For example, a student who has significant on-the-job public speaking experience and is seeking credit for a public speaking class might list recent speeches, as well as any awards for those addresses. They might then offer to deliver a speech to prove their mettle. 


How to Take Advantage of Prior Learning 

Educational credit for previous coursework and real-world knowledge offers several key benefits: 

  • You may save money because you’ll spend less time in school and have to buy books for fewer courses. 
  • If you prefer, you can take a smaller course load and still graduate on time. 
  • You may be able to graduate early. 
  • You won’t waste time being bored in classes that present material you already know. 
  • You may not have to pay for prior learning, meaning you can graduate sooner and spend less money. 

If you have accumulated professional experience or credentials, the odds are very good that you can get at least some college credit. So when you begin your search for the right school, look for an institution that offers prior learning credit programs. Contact the school to ask about available assessments, how long they take, and how many hours of academic work you may be able to complete with the right testing. 

It’s best to begin the process early. This ensures you know exactly how much credit you have as you embark on your new degree program. So get the information and documentation you need early. Some paperwork your school might need include: 

  • Recommendation letters 
  • Professional credentials and awards 
  • Details about workplace certifications and training programs 
  • Military discharge records 
  • Standardized test records 
  • Your resume, especially if it includes a list of hard skills 
  • Transcripts from any and all previous schools, including online colleges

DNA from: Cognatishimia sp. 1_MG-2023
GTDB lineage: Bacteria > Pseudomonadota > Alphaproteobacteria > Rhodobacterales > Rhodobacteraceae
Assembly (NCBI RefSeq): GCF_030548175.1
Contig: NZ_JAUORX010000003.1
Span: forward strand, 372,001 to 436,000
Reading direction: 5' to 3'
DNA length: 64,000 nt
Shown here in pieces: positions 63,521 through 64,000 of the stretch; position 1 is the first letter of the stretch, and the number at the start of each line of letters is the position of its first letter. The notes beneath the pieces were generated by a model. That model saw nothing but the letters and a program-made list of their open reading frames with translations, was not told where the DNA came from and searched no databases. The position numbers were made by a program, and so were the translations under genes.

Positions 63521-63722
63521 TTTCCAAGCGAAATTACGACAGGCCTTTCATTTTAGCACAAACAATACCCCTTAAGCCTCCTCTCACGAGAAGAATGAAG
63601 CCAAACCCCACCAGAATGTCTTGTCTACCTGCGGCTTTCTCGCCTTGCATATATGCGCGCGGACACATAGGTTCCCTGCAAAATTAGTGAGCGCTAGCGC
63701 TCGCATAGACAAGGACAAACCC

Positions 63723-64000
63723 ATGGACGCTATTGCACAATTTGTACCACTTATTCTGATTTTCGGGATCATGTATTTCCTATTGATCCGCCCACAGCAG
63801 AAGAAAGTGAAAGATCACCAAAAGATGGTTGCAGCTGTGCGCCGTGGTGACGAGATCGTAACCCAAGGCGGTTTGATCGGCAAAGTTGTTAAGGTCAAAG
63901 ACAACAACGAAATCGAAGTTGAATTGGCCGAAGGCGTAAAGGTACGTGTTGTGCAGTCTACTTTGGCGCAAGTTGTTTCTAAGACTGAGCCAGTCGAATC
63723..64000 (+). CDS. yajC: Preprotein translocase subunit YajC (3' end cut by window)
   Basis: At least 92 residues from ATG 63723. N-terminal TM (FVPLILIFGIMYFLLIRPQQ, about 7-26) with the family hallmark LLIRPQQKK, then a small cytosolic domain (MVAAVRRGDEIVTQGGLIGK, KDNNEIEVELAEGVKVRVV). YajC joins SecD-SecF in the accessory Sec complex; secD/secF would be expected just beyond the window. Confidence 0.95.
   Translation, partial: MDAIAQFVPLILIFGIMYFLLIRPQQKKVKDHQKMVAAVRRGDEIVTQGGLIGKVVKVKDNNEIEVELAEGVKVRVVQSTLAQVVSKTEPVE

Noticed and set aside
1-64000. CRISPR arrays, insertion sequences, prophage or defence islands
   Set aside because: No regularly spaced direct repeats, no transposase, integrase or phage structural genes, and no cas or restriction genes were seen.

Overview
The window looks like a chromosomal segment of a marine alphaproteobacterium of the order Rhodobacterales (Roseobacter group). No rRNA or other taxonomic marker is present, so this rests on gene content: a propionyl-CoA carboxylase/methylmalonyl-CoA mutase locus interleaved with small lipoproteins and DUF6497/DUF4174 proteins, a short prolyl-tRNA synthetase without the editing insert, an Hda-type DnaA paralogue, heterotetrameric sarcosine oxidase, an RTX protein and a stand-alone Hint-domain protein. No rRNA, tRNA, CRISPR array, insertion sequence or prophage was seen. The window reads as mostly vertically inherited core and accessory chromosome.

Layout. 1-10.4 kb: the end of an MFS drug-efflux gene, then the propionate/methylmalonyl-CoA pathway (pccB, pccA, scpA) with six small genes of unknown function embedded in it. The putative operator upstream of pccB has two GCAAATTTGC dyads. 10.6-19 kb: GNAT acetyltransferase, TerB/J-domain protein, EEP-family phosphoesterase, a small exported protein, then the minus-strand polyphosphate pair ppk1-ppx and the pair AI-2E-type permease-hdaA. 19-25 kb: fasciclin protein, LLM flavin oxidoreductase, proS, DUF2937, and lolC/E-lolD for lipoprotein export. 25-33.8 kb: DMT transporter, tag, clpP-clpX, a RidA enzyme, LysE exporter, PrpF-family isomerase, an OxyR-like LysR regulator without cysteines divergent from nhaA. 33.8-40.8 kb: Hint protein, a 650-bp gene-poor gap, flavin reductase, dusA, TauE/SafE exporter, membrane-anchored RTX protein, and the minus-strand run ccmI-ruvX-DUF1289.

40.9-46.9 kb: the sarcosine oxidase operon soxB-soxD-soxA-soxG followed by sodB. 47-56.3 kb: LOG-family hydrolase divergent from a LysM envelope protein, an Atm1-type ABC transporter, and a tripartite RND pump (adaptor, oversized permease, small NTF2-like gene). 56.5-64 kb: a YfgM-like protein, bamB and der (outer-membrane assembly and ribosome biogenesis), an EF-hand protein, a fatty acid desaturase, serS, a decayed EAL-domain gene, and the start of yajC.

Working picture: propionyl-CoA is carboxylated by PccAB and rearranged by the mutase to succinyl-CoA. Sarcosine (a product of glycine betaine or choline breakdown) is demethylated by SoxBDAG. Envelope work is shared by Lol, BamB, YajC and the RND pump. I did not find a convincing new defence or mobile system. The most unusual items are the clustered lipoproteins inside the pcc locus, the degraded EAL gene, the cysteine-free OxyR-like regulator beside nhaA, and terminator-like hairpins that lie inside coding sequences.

• Advanced Placement test scores 

Meet with the school’s transfer coordinator or prior learning office to go over your options for maximizing institutional credit. You may need to take one or more assessments. Try these strategies to help you prepare: 

  • Brush up on skills you haven’t used in a while. Try reviewing old workplace manuals or class syllabi. 
  • Talk to other students who have participated in the college’s assessment program. What strategies did they think were most and least effective? Is there anything they wish they had done differently to prepare? 
  • Learn as much as you can about each assessment. You need to understand what is on the test to do well. 
  • For standardized tests, consider taking a preparation course—or at least taking some practice assessments online. 
  • If your school requires an interview, presentation, or another test of your soft skills, focus on strategies to highlight the information you have learned. For instance, if you’ll meet with an interviewer to discuss your history of leadership, talk about specific managerial experiences and achievements. 
  • Ask about testing policies. Some schools allow you to take a test more than once, while others give you only one chance to test out of a course. 

SNU’s Prior Learning Options 

At SNU, we understand that shortening the time from here to graduation can save you money and stress, while getting you closer to the life of your dreams. We work with every student to identify prior experiences that may help you more quickly meet course requirements. 

Our unique Prior Learning Assessment program does more than just tally previous educational credits and workplace achievements. It treats you as a whole person whose wisdom and hard-won experience offer real value to our campus community. Earn up to 30 hours—an entire year—of college credit for free based on our assessment. 

Unlike other schools, we don’t charge you full tuition for adding prior learning to your transcript. Instead, we help you save money and time by including our assessment in the total cost of our program. Don’t waste time re-learning things you already know, when you could be digging deeply into new material and enjoying new experiences. Ready to get started? We can help you assess whether it’s time for a career change and how the right degree can help you move from where you are to where you want to be. Give us a call to learn more today